The same group more recently showed that 95% of early-adopters of BNG practices in England are carrying out on site offsetting (something not covered at all in the new Environment Law), where the developer is the judge, jury and executioner of any offsetting plans. In any case, on site offsetting will not encourage many forms of wildlife and will be prone to the dog-fouling and trampling that harms many wildlife areas, even those remote from housing. Meanwhile, off-site off-setting is already damaging local communities in some rural areas.
Natural Capital Accounting is an untested concept. The monetary assessment of ecosystem services (the ‘yields’) is recognised as being inadequate at present, while assessing the monetary value of ecosystem stocks is more or less impossible (Ian Bateman, communicated to David Rogers). Yet the resulting monetary assessments may be used to trade away environmental for economic assets with a greater yield, for example a factory in a water meadow.
The natural environment is our vital life support system, and it is a dangerous delusion to imagine that it can be rendered easily into any economic framework, let alone the pre Dasgupta framework that gives GDP/GVA primacy over all other forms of stocks and yields.
Dasgupta defines wealth as the sum of natural, human and economic capitals and yields, and sustainability as the condition where this sum is either stable or increasing. Economic growth at the expense of natural capital and yields is therefore unsustainable.
We request that the Cambridge Local Plan adopts the Dasgupta definition of sustainability, i.e. definitely not the NPPF’s false definition of ‘sustainability’, with the caveats mentioned above, especially the false or under-valuation of natural capital. This would provide a better starting point, and the Plan should be reworked in this context.
Sea level rise
Large areas of Cambridgeshire, including parts of the City of Cambridge, are subject to continuously increasing flood risk. Indeed, not only is sea level rising, the rate of sea level rise is increasing rapidly. For many years, since measurement began, sea level in the Wash was rising at a rate of 3mm per year. In 2019 it was measured by the Environment Agency in the Wash, and confirmed by IPCC figures globally, that the annual rate was now 3.3mm per year. In 2014, the IPCC report estimated a sea level rise of 1 metre by 2100. In 2019, the IPCC increased this estimate to 1.1 metres by 2100. In 2021, the IPCC has increased its estimate again, to a terrifying 2.4 metres by 2100. Meanwhile, the meteorological partnership Climate Central estimates a 4.7 metre sea level rise by 2100 if global temperatures rise by 2°C. Both the IPCC 2021 and the COP26 leadership have confirmed that the world is currently on track for a 2.4°C global temperature rise.
The other solution to Cambridgeshire’s water shortages being proposed by Water Resources East and Anglian Water is to build two reservoirs in the Fens, one in South Lincolnshire, the other in Cambridgeshire near the River Great Ouse. However, there is little point in building reservoirs in the Fens when it is clear that there is a high risk they will be flooded by saline water within decades.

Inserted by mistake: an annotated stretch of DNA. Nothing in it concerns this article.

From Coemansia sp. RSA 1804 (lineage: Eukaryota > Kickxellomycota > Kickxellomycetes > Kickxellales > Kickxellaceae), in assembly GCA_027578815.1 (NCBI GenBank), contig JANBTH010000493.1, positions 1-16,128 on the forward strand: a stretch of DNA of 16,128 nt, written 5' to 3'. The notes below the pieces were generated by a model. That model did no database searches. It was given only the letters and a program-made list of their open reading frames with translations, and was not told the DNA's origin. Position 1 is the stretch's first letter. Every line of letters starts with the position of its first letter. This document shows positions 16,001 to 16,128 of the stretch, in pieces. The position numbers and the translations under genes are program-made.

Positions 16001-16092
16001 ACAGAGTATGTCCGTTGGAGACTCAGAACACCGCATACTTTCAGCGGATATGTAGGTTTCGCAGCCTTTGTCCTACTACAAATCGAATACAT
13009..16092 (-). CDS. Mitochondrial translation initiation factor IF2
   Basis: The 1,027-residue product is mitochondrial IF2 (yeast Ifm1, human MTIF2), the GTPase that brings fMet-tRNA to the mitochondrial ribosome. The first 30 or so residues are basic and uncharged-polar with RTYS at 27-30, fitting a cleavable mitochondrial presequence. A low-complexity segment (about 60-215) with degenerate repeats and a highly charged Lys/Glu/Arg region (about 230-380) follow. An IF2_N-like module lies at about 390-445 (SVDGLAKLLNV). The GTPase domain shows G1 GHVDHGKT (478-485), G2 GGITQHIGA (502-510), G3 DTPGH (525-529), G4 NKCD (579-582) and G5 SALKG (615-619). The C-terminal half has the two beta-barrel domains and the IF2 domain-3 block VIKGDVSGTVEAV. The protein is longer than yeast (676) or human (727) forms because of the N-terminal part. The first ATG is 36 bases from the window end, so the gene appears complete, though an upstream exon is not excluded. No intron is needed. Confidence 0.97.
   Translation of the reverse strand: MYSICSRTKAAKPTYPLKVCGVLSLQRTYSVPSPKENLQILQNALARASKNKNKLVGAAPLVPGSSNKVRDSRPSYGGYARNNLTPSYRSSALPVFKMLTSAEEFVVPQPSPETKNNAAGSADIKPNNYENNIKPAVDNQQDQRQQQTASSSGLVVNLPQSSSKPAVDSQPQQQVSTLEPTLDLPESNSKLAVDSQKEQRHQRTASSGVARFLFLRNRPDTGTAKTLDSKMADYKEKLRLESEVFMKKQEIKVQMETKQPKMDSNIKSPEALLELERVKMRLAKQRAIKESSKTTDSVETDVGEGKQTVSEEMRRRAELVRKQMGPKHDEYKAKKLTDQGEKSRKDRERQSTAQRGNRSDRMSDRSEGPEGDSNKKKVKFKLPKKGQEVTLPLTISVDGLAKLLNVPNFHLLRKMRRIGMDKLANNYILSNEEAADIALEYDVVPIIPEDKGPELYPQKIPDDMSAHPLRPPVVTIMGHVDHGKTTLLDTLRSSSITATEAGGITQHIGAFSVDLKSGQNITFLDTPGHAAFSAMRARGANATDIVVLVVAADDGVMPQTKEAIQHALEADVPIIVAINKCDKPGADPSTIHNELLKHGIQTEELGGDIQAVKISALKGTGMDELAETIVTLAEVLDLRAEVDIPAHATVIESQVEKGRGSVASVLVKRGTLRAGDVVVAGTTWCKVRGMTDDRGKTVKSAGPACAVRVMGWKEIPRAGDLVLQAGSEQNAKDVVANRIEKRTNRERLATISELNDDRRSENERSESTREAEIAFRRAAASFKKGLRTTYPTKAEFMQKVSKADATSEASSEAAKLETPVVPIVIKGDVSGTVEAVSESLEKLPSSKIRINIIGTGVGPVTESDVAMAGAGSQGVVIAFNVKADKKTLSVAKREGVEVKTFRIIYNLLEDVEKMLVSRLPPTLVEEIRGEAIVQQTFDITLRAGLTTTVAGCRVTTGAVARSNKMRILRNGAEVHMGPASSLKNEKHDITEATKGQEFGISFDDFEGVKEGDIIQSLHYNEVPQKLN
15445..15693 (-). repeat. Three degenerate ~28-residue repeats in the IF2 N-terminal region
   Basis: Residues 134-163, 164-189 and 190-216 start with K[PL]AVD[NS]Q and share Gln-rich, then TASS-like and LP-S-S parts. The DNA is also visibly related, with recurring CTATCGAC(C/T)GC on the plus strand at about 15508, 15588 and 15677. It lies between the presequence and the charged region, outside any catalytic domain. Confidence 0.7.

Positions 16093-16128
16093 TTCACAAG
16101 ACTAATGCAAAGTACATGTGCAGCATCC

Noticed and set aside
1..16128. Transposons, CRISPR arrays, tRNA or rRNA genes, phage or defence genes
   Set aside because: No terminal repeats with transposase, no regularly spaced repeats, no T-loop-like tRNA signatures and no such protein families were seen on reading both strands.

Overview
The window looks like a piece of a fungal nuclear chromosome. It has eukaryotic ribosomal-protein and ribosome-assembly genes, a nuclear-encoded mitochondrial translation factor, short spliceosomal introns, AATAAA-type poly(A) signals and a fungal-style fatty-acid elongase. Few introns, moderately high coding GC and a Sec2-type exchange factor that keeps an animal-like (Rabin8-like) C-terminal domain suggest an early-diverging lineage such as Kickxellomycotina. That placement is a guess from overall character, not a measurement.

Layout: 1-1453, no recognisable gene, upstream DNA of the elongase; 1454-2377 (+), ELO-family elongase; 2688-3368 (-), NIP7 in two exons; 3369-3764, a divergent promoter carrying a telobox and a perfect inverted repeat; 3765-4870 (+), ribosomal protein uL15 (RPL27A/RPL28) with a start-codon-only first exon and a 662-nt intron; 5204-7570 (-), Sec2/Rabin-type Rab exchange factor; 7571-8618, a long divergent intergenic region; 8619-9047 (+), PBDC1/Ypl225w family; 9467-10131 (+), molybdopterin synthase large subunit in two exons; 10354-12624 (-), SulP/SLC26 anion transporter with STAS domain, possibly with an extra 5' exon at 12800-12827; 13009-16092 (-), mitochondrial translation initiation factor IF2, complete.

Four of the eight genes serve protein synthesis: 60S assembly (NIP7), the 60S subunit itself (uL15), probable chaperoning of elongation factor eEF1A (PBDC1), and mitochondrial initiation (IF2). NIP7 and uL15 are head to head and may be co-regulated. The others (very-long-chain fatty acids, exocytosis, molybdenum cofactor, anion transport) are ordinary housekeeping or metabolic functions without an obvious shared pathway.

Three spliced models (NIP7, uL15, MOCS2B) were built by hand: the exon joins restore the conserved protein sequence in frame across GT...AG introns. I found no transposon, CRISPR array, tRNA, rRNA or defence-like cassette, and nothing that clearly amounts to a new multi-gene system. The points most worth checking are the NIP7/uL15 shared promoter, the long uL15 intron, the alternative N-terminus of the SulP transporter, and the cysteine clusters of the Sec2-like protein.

As flood risk increases, the Fens will initially be subject to occasional and then annual flooding caused by water in its tidal rivers meeting increased volume of run-off from development. Eventually, the tidal inflow will prevail and flooding will become permanent as the sea level inexorably increases. However, even the first stage will have a significant negative effect on agriculture. The Treasury Green Book assumes loss of cropping for one year if sea water inundation occurs. In fact, as was found in the 1947 and 1953 floods, reduced crop yields last up to seven years due to the presence of a nematode in sea water.
We support regular reviews to keep pace with developing technology, standards, Government targets (e.g. the Heat and Buildings Strategy, not mentioned in the draft Plan) and rapidly developing guidance and best practice. There are also serious quality control challenges in relation to whether aspirational aims are actually delivered. Outline planning permissions must be subject to the aspirations articulated in the Draft Local Plan.
How will this be done?
The definition of a Net Zero Carbon building set out in the evidence base does not include its embodied carbon: this is a very serious omission which undermines all claims made about the sustainability of new development and raises questions about the claimed sustainability credentials of all the Growth options being proposed.
Projects proposed to help achieve net zero need to be both delivered and safeguarded throughout the Plan period, to ensure that the aims are delivered (e.g. need to ensure that biodiversity / natural capital / “doubling nature” ( sic) and any other such schemes are protected from subsequent inappropriate changes of use or management)
For all these reasons we strongly object to the level of growth proposed in the new Draft Local Plan
Local government should not be planning more economic and population growth in this area or more housing than current government targets require, but prioritising social housing and new water infrastructure to reduce stress on our rivers and wildlife. It should be supporting the national ‘levelling up’ policy. It should be consistent with the government’s ‘brownfield first’ objective which will deliver badly needed homes faster. It should take into account the growing flood risk to large parts of the county and consequences for national food supply. It also needs to take into account the as yet, unknown, long-term effects on employment and travel behaviours of the COVID pandemic.
We request that this flawed Draft LP is rejected, re-written and re-submitted for full public consultation.
Wendy Blythe, on behalf of the FeCRA Committee